The example of Christians who will successfully navigate through the crisis will be models for living “in a way that pleases God” (Colossians 1:10a). Paul explains what he means by living in a way that pleases God—“bearing fruit in every good work and increasing in the knowledge of God.” (v. 10b) Our increasing knowledge of God informs our work, commitments, and, therefore, our schedules. “Saints are trees of righteousness, the planting of the Lord; good works are the fruit, which, under the influence of divine grace, they bring forth…being ingrafted into Christ the true vine, and deriving life, sap, and nourishment from him, they are filled with the fruits of righteousness by him, which they bring forth and bear, to the glory of his heavenly Father; and being such, they are pleasant plants to him, as fruit-bearing trees are to the owner of them…” (4) When we consider the profound nature of biblical fruit-bearing we tend to reduce it to the bare minimum. Otherwise, we must stop in our tracks and cry out to God, which is precisely what we should be doing. “A yes is not simply a yes. Saying yes to time with the guys means saying no to that one-on-one time he and his little girl have been enjoying after dance class. It means saying no to some of his son’s games. In many cases, when important things fall off our plate, we don’t even notice. Sadly, those are often the people we love most! Saying yes to heading into the office an hour earlier every morning to get more work done can become a no to that exercise routine you have been trying to develop. Yes to taking a night class to further your education could be a no to a full night of sleep. None of these yeses are bad, but all have consequences.” (5) Is one consequence of your work an inability or hindrance to grow in your knowledge of God; is it time to stop and rest? Have you prayed for a way to get alone for spiritual refreshment if you’re a parent who has been at home with your children? The hardest part is stopping your busyness, and you may need help from others.

Which of us doesn’t want to be “strengthened with power, according to God’s might? (v. 11) The resurrection power of Christ is ours through the Holy Spirit through Christ’s great sacrifice. And yet, because of our human nature, we settle for our inferior human power. “Power belongs to God, is a perfection of his nature, and has been, and is gloriously displayed in many things; as in the creation of the heavens and the earth; in the upholding of all things in their being; in the redemption and salvation of sinners; in their faith and conversion; in supporting the saints under various trials and exercises; and in the safe keeping them through faith unto salvation: from this glorious power of God saints may hope to be supplied with all might, or a sufficient supply of strength for every service, and for every difficulty.” (6) “The purpose…of this God-given power is to provide the divine strength needed for the believer to attain Christian virtues, to persevere in the faith, to resist temptation and deceitful teachers, and so to know the joy of the Lord [‘for all endurance and patience with joy’].” (7) Whether we like the idea or not, we need to endure through the entire pandemic, not just for a few months. We can bear fruit patiently with joy and thanksgiving, through our knowledge of God, strengthened by His power.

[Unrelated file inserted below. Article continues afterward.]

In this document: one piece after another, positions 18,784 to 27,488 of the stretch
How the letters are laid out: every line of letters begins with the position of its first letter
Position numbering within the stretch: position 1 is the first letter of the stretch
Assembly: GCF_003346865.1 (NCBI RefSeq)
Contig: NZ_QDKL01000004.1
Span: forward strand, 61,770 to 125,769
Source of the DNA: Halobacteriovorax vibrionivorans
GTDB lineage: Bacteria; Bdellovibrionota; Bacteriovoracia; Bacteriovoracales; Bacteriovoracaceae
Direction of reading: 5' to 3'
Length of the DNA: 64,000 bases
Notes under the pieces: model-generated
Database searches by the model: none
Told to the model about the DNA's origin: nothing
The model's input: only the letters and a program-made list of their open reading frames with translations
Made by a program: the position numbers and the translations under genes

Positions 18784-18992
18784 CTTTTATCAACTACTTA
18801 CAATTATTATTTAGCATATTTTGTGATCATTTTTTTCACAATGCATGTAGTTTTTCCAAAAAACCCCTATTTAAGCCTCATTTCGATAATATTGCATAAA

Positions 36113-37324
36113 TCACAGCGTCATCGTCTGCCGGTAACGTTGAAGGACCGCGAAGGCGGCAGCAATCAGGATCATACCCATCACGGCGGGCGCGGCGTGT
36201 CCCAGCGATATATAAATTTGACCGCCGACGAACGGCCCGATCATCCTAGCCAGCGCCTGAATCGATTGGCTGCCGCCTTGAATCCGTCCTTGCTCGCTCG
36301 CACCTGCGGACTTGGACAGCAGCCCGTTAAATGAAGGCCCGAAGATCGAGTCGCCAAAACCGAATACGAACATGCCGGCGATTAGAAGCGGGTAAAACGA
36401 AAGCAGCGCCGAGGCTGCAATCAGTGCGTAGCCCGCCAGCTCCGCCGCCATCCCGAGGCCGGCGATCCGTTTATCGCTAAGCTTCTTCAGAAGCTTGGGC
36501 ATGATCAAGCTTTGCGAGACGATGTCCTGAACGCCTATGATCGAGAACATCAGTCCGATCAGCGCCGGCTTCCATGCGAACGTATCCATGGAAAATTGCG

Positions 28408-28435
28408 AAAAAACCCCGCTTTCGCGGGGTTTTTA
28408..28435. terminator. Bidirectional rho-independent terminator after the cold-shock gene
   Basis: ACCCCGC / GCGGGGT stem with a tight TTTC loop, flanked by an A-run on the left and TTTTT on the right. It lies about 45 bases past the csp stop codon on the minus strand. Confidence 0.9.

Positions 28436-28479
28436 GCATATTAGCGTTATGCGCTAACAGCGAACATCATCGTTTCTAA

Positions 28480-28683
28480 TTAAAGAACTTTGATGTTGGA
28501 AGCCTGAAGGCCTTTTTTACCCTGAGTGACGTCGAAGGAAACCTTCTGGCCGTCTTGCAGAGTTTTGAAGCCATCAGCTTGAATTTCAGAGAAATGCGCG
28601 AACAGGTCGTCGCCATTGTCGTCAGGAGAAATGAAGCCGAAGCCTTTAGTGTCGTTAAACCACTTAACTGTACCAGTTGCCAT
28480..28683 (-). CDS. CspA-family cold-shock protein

What will happen if you stop to rest, right now? Most of us know from experience that resting results in “giving thanks to the Father, who has qualified you to share in the inheritance of the saints in light.” (Colossians 1:12) When we take a break, catch our breath, and remember what Christ has done for us, “justifying [us] by the righteousness of his Son, and so making [us] heirs according to the hope of eternal life, and forgiving all [our] trespasses for Christ’s sake; cleansing [us] from all in his blood, so that being the undefiled in the way, without spot or wrinkle, or any such thing, [we] are fit for the undefiled inheritance; regenerating [us] by his Spirit, and implanting principles of light and life, grace and holiness, in [us]…we] have abundant reason to give thanks to the Father.” (8) You who have been redeemed by Christ, are kept by his Spirit and have endured through the first stage of the pandemic, is it not time to rest before confronting the second? Has your patience worn thin because of physical, emotional, mental, or spiritual exhaustion? Won’t you retreat with God to be filled with all spiritual wisdom, understanding, and power? Do you trust the Lord to work in you to bear fruit with joy again? “Rejoice in hope, be patient in tribulation, be constant in prayer.” (Romans 12:12)

(1) Dan Doriani, “Now’s the Time For Rest,” May 25, 2020,

(2) Doriani, Ibid.

(3) Gill, John, “John Gill’s Exposition on the Whole Bible,” Colossians 1:9,

(4) Gill, Ibid.

(5) Harney, Kevin G., “No Is a Beautiful Word,” Chapter 2, Zondervan, 2019, Kindle Edition.

(6) Gill, Ibid (Colossians 1:11).

(7) English Standard Version Study Bible Notes, Colossians 1:11, Crossway, 2008.

(8) Gill, Ibid (Colossians 1:12)

May 29, 2020